Why do so many Business Intelligence (BI) software companies use “insights” as their position? Of the 19 BI companies evaluated in this 4th annual assessment, more than half (11) position around the notion of “insights.”
There are two polar opposite explanations for what I call “me-too” positioning. Either the BI companies are ignoring their competitors or they are copying them which a McKinsey analysis described as “a tendency to follow the herd rather than create strongly differentiated brand messages.”
This analysis includes two perceptual maps. The first one lumps together all companies claiming “insights.” A second one later in this blog shows you the 11 different ways BI companies are attempting to claim “insights.” Based on an analysis of websites, here is how the BI vendors are positioned in April 2018:
In last year’s assessment I explored the possibility that BI vendors are doing what Ries & Trout said is the reason for lack of differentiation in their book published in 2001 “Positioning: The Battle for Your Mind:”
“…too many companies embark on marketing and advertising as if the competitor’s position did not exist. They advertise their products in a vacuum and are disappointed when their messages fail to get through.”
Lack of differentiation has been a significant problem since I started my annual BI evaluation four years ago. In 2014, seven vendors claimed “better decisions” as their position; in 2015 six claimed “insights” as their position and it has increased steadily until today a majority use “insights” as their position.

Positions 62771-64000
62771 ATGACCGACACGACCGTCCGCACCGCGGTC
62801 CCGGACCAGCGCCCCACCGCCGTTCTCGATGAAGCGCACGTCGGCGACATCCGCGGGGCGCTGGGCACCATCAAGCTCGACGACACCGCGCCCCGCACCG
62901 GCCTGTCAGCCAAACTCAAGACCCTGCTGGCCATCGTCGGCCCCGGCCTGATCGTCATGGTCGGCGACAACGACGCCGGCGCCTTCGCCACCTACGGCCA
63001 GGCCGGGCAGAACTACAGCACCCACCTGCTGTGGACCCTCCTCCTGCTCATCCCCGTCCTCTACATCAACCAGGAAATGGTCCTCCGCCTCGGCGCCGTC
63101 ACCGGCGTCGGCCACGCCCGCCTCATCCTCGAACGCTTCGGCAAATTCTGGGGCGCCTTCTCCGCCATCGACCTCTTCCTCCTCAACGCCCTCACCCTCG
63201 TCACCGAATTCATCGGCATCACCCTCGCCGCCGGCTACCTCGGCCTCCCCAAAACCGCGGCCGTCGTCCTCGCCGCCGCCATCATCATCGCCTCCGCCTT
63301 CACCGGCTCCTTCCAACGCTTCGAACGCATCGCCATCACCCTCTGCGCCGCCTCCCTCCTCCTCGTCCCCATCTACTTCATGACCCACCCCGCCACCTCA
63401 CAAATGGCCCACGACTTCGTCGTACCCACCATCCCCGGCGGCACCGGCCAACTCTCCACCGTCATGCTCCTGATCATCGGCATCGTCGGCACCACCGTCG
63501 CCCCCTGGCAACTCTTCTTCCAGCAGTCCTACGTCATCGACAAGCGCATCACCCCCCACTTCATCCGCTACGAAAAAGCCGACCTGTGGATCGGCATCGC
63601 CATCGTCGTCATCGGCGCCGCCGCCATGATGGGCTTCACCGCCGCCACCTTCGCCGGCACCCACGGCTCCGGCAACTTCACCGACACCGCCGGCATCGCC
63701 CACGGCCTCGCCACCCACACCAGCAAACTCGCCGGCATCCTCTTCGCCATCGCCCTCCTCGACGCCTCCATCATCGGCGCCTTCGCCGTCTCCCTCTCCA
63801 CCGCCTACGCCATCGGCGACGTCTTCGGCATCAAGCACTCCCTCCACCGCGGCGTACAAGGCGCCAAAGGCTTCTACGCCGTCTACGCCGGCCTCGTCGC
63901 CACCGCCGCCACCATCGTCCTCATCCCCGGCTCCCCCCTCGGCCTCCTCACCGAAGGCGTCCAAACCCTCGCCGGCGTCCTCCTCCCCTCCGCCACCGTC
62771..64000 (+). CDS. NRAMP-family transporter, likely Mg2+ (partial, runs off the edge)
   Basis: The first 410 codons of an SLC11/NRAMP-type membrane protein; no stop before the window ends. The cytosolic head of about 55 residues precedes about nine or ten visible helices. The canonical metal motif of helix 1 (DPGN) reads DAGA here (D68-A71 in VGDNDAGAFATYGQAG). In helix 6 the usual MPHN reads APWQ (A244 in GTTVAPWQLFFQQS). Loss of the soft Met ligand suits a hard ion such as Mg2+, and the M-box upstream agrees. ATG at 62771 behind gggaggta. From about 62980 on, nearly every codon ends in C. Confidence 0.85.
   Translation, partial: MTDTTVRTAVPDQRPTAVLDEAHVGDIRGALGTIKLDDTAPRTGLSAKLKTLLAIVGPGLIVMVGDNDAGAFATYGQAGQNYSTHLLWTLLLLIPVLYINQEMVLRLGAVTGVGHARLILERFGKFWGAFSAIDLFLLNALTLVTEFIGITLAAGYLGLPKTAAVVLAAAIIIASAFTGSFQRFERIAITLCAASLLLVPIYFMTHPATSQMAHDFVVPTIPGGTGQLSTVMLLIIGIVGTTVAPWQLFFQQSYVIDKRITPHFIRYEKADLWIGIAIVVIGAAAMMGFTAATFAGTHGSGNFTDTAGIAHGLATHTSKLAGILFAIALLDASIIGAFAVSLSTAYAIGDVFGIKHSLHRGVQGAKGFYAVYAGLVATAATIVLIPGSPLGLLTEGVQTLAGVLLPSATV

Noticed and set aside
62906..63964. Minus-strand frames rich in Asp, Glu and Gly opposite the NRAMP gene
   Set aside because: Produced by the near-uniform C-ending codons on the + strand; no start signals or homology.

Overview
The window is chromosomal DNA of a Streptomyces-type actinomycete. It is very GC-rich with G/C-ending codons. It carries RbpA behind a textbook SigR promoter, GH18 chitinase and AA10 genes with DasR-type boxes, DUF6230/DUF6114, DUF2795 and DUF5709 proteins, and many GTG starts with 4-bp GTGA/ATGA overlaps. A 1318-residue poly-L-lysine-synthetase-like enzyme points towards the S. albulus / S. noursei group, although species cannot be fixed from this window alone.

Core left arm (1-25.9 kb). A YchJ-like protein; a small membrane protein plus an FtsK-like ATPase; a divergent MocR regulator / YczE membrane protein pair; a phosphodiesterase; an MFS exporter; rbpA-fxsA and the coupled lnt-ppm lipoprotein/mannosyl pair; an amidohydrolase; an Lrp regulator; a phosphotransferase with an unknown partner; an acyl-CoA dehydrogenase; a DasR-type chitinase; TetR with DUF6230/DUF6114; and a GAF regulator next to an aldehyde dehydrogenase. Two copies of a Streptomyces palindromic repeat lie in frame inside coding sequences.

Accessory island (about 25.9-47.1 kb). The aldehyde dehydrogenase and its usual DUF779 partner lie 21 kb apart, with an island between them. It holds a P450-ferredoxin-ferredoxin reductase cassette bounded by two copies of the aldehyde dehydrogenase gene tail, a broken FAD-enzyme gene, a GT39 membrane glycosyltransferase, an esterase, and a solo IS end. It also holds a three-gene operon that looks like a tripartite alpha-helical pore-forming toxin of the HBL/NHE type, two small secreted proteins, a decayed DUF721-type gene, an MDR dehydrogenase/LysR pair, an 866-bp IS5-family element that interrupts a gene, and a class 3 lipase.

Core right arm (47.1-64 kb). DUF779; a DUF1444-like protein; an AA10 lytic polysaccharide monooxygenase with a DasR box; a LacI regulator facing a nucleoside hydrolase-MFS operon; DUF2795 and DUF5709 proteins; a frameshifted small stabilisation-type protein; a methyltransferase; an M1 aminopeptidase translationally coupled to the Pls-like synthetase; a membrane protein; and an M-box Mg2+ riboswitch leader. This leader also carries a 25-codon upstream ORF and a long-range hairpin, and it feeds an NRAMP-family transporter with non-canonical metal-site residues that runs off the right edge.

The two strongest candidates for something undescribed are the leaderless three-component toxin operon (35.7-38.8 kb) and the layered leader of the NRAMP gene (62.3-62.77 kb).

The Ries & Trout explanation doesn’t make sense
The Ries & Trout explanation didn’t make sense to me so I began to ask B2B marketing and product management executives why so much “insight” in BI positioning and marketing?
Andy Kamlet debunks the Ries & Trout explanation. Andy was CMO at FRx Software, and has more than 20 years experience doing marketing, product marketing and product management for several B2B software companies in the Denver area. He has seen the latest trend marketing throughout his career with analysts leading the way without the analysts knowing it.
“They are saying what the analysts are saying,” said Andy, now principal, J3K Strategies Group. Since most analyst reports are written for management and especially CIOs, I was surprised by Andy’s explanation. But the evidence suggests that Andy may be right.
Forrester analyst Brian Hopkins began talking about “systems of insight” in 2014 and first wrote about “insights-driven businesses” in 2015. That’s about the time BI vendors began to move away from “better decisions” as the popular position and embrace the “insight” position.
Since then, Hopkins and other Forrester analysts have written thought-leadership reports that explained how to become “insights driven,” and the benefits of “systems of insight” and “insight platforms.”
Is “Insights” a benefit or is what it delivers the benefit?
However, many concepts covered in the Forrester reports seem to have been ignored by the BI vendors claiming “insights.”
For example, Forrester’s October report “Insights-driven businesses set the pace for global growth” includes these characteristics of a “insights-driven business:”
- growing an average of more than 30% annually
- customer obsessed
- act smarter and faster than their competitors
- scale their business through software and insight, not people